Calliss is a name of ancient Norman origin. It arrived in England
with the Norman Conquest
of 1066. The Calliss family lived in Norfolk
, where they were Lords of the Castle of Cailly.
Early Origins of the Calliss family
The surname Calliss was first found in Norfolk
where one of the first records of the name was William de Kailli, de Caly who was listed in the Curia Regis Rolls of 1210. Alternatively the name Caley, is a fairly common Manx name. CITATION[CLOSE]
Reaney, P.H and R.M. Wilson, A Dictionary of English Surnames. London: Routledge, 1991. Print. (ISBN 0-415-05737-X)
Early History of the Calliss family
This web page shows only a small excerpt of our Calliss research.Another 297 words (21 lines of text) covering the years 1661, 1610, 1681, 1602, 1667, 1640, 1635, 1708, 1654, 1727, 1663, 1717 and 1576 are included under the topic Early Calliss History in all our PDF Extended History products and printed products wherever possible.
Calliss Spelling Variations
It is only in the last few hundred
years that the English language has been standardized. For that reason, Anglo-Norman surnames like Calliss are characterized by many spelling variations
. Scribes and monks in the Middle Ages spelled names they sounded, so it is common to find several variations that refer to a single person. As the English language changed and incorporated elements of other European languages such as Norman French and Latin, even literate people regularly changed the spelling of their names. The variations of the name Calliss include Cailly, Calley, Callis, Cally, Caley, Cayley and many more.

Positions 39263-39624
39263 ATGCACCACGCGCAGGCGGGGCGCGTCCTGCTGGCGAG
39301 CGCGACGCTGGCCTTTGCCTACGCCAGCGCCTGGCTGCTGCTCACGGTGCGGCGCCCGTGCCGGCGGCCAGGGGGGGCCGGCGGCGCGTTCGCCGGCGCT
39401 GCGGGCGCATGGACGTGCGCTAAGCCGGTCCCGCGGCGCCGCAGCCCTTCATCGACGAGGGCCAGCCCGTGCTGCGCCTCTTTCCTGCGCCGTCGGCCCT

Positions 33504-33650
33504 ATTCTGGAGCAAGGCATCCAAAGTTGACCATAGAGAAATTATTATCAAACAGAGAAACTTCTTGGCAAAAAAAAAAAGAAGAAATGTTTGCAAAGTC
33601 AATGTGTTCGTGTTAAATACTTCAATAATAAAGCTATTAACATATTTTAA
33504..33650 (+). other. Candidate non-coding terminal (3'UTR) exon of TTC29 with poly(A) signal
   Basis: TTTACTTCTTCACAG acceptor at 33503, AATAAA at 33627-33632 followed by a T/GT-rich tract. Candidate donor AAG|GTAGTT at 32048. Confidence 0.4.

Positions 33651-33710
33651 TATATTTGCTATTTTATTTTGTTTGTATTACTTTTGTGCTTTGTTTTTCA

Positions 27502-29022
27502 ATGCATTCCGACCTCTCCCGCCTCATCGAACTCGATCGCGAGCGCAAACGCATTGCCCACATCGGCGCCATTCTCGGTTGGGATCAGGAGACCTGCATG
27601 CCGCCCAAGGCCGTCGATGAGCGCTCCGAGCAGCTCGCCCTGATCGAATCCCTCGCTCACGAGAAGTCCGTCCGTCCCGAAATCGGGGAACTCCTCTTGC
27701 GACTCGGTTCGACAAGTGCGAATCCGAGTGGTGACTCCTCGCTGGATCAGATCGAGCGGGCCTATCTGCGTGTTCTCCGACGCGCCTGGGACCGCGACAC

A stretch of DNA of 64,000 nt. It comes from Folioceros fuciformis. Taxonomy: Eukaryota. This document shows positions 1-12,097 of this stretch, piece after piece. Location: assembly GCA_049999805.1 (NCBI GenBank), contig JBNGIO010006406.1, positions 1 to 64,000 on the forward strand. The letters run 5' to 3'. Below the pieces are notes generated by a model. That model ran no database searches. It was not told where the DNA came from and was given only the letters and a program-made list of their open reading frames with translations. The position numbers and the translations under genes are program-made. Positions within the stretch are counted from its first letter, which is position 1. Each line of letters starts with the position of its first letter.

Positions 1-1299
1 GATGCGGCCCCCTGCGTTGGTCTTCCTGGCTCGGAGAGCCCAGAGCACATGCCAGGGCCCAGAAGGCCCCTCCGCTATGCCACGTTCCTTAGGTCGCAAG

Early Notables of the Calliss family (pre 1700)
Outstanding amongst the family at this time was William Cawley (1602-1667), British politician, MP for Midhurst in 1640 and regicide who fled to the Netherlands
and then Switzerland
after the Restoration; Sir William Cayley, 2nd Baronet
(1635-c. 1708); Sir Arthur Cayley, 3rd Baronet (c.
1654-1727); and John Calley... Another 48 words (3 lines of text) are included under the topic Early Calliss Notables in all our PDF Extended History products and printed products wherever possible.
Migration of the Calliss family to the New World and Oceana
Faced with the chaos present in England
at that time, many English families looked towards the open frontiers of the New World with its opportunities to escape oppression and starvation. People migrated to North America, as well as Australia
in droves, paying exorbitant rates for passages in cramped, unsafe ships. Many of the settlers did not make the long passage alive, but those who did see the shores of North America were welcomed with great opportunity. Many of the families that came from England
went on to make essential contributions to the emerging nations of Canada and the United States. Some of the first immigrants to cross the Atlantic and come to North America carried the name Calliss, or a variant listed above:
Calliss Settlers in United States in the 20th Century
- Lizzie Calliss, aged 44, who emigrated to the United States, in 1907
- Lizzie Calliss, aged 63, who emigrated to Syracuse, N. Y., in 1923
The Calliss Motto
The motto was originally a war cry or slogan. Mottoes first began to be shown with arms in the 14th and 15th centuries, but were not in general use until the 17th century. Thus the oldest coats of arms generally do not include a motto. Mottoes seldom form part of the grant of arms: Under most heraldic authorities, a motto is an optional component of the coat of arms, and can be added to or changed at will; many families have chosen not to display a motto.
Motto: Callide et honeste
Motto Translation: Wisely and honourably.